exclaims the Protestant, and the privileges of her canon law are fully enjoyed by her members, she effectually relieves the civil power of many of its most essential functions. Beware how you legislate,' she exclaims, 'on the subject of marriage; that is a sacrament.' Wills and testamentary dispositions are scarcely less sacred; ecclesiastical courts, it is urged, can alone be competent to deal with matters which have so visible a relation to spiritual things! Neither is it becoming that laymen should presume to sit in judgment on an offending bishop or priest, or interfere with any thing so solemn as the very crimes of the priestly order. All such points can be properly decided only by an ecclesiastical tribunal; all sacred persons must be exempted from civil jurisdiction. Similar observations apply to ecclesiastical property; Rome has often proposed that it should be untaxed by the State, and where she has had the upon

power, has insisted it. As science, philosophy,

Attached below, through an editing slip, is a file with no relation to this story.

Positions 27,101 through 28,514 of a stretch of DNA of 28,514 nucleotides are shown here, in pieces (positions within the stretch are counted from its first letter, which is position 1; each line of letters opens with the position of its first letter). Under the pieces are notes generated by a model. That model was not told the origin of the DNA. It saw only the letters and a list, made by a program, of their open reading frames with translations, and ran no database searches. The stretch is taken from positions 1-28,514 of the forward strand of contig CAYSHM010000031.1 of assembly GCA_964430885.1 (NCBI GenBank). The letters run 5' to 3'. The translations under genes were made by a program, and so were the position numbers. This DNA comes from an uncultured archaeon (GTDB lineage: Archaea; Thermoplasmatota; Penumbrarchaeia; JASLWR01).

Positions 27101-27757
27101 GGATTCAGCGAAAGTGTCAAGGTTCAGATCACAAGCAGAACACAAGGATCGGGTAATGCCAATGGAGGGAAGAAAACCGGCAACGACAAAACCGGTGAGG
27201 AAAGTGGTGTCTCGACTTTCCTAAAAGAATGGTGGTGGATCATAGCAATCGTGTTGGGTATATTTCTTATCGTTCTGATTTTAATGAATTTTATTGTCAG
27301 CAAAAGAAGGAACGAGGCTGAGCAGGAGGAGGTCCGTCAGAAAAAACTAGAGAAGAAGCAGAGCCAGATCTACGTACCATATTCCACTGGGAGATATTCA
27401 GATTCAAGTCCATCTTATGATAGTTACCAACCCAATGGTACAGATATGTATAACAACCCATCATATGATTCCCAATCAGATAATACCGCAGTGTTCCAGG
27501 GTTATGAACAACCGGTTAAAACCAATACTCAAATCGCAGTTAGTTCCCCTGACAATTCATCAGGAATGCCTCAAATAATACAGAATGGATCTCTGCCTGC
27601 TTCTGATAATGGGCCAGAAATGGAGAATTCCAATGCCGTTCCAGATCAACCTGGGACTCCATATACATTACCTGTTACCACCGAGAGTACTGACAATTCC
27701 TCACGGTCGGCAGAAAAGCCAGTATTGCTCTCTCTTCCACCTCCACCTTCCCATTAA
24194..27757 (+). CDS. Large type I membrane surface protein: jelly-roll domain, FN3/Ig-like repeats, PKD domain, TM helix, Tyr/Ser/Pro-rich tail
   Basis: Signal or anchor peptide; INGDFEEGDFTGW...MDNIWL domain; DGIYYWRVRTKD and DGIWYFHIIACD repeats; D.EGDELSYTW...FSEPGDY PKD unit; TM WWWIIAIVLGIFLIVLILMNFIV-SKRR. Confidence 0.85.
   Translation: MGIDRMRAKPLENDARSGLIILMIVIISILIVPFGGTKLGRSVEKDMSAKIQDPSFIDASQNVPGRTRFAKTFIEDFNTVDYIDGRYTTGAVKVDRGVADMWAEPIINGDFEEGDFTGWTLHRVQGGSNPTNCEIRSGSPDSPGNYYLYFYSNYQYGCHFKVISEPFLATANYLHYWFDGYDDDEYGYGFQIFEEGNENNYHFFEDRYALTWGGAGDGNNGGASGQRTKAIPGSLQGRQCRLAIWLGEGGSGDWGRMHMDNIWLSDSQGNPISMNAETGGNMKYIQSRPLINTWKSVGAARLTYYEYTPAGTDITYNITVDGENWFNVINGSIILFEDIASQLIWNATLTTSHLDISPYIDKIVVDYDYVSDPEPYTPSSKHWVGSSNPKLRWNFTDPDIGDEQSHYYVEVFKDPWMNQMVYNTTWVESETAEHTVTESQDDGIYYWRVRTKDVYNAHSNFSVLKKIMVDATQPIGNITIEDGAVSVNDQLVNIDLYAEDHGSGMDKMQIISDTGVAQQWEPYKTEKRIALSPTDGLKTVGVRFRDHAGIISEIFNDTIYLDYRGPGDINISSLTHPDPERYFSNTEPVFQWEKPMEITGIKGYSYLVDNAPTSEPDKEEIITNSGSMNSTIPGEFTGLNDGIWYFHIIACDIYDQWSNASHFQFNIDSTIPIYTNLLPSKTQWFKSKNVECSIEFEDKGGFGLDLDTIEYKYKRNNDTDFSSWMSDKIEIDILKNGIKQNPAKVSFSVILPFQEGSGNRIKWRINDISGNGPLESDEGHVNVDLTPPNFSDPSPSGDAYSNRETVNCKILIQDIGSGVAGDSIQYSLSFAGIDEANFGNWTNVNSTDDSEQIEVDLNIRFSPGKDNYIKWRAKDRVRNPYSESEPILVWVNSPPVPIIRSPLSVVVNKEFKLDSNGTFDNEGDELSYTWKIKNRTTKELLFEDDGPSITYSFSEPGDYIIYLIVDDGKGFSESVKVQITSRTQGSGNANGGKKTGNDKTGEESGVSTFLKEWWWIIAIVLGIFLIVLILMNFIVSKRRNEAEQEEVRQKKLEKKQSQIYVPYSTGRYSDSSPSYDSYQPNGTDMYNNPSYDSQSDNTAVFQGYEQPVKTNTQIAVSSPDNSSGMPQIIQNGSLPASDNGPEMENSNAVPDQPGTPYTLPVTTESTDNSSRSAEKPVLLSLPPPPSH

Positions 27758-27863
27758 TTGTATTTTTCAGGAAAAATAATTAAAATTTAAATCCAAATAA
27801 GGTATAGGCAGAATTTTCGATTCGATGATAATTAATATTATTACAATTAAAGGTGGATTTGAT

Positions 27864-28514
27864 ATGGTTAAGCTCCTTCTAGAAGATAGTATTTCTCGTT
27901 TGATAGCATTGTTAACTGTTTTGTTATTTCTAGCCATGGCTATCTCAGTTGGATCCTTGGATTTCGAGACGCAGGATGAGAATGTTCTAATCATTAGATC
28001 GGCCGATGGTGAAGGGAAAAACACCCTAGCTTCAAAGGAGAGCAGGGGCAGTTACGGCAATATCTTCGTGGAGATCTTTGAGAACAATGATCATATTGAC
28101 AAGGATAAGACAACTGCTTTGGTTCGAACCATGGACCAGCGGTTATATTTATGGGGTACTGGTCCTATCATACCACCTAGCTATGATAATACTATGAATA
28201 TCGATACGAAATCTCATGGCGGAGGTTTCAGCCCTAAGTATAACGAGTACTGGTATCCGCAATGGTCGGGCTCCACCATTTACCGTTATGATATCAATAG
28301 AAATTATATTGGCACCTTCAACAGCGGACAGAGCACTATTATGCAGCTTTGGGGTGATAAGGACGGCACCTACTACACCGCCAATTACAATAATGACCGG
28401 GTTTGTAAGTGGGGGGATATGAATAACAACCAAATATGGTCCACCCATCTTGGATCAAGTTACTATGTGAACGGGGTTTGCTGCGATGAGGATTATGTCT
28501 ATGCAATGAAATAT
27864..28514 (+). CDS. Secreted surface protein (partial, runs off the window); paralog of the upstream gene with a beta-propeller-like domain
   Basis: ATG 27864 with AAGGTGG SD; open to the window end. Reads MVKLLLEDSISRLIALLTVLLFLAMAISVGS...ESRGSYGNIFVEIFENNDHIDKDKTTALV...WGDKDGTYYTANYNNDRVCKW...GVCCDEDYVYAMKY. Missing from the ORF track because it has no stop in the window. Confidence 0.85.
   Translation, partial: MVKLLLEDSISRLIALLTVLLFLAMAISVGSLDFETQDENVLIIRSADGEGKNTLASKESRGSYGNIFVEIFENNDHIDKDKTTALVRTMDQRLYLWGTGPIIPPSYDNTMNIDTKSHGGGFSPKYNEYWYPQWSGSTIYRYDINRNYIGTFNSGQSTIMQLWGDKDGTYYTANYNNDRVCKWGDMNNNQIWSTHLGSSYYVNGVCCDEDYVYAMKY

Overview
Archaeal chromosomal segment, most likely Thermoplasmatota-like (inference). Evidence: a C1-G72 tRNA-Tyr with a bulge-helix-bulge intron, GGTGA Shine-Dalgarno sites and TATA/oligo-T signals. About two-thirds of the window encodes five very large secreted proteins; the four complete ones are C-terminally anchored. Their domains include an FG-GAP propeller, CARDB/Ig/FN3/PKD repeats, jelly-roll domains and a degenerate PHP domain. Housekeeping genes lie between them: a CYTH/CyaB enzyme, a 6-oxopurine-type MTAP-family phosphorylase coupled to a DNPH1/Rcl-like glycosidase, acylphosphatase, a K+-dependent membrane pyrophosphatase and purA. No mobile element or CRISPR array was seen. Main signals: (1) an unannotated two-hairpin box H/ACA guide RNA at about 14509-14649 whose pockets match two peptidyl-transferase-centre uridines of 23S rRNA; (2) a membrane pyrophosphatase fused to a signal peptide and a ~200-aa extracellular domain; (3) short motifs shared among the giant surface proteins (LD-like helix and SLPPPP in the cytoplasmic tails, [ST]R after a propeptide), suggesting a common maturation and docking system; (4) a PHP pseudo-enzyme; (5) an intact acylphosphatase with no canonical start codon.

and literature may be abused to the dissemination of heretical and infidel opinions, an index expurgatorius must by all means be compiled, that the faithful may know what alone they may safely read; the liberty of the press must be committed to orthodox censorship; such authors as Bacon and Milton must be proscribed. Induction' - except to a benefice-may be, as Galileo found, of dangerous consequence; and 'Paradise Lost' and 'Paradise Regained,' are both worthy of being sent to a literary purgatory.' The Bible is an admirable book, and contains, obscurely indeed, much admirable truth; but it is dangerous for a man to attempt to interpret it except it be first interpreted for him by an infallible oracle, especially as there are most important truths in it, such as the seven sacraments or the Pope's supremacy, which he